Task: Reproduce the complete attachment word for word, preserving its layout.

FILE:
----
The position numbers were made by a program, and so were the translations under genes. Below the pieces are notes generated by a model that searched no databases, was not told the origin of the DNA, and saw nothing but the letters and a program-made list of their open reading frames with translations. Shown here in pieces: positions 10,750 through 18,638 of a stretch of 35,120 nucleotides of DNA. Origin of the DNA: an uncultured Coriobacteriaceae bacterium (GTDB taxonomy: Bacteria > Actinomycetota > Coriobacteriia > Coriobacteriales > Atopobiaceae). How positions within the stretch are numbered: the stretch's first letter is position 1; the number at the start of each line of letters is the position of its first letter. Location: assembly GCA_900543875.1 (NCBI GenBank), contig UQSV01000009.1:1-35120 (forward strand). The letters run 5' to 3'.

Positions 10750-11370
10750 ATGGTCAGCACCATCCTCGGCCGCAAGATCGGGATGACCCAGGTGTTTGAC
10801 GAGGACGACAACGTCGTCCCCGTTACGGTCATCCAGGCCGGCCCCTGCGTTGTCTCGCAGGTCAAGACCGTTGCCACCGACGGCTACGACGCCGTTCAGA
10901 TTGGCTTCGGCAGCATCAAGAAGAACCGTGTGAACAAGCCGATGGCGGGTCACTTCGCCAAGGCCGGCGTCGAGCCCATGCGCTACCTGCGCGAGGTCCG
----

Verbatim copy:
The position numbers were made by a program, and so were the translations under genes. Below the pieces are notes generated by a model that searched no databases, was not told the origin of the DNA, and saw nothing but the letters and a program-made list of their open reading frames with translations. Shown here in pieces: positions 10,750 through 18,638 of a stretch of 35,120 nucleotides of DNA. Origin of the DNA: an uncultured Coriobacteriaceae bacterium (GTDB taxonomy: Bacteria > Actinomycetota > Coriobacteriia > Coriobacteriales > Atopobiaceae). How positions within the stretch are numbered: the stretch's first letter is position 1; the number at the start of each line of letters is the position of its first letter. Location: assembly GCA_900543875.1 (NCBI GenBank), contig UQSV01000009.1:1-35120 (forward strand). The letters run 5' to 3'.

Positions 10750-11370
10750 ATGGTCAGCACCATCCTCGGCCGCAAGATCGGGATGACCCAGGTGTTTGAC
10801 GAGGACGACAACGTCGTCCCCGTTACGGTCATCCAGGCCGGCCCCTGCGTTGTCTCGCAGGTCAAGACCGTTGCCACCGACGGCTACGACGCCGTTCAGA
10901 TTGGCTTCGGCAGCATCAAGAAGAACCGTGTGAACAAGCCGATGGCGGGTCACTTCGCCAAGGCCGGCGTCGAGCCCATGCGCTACCTGCGCGAGGTCCG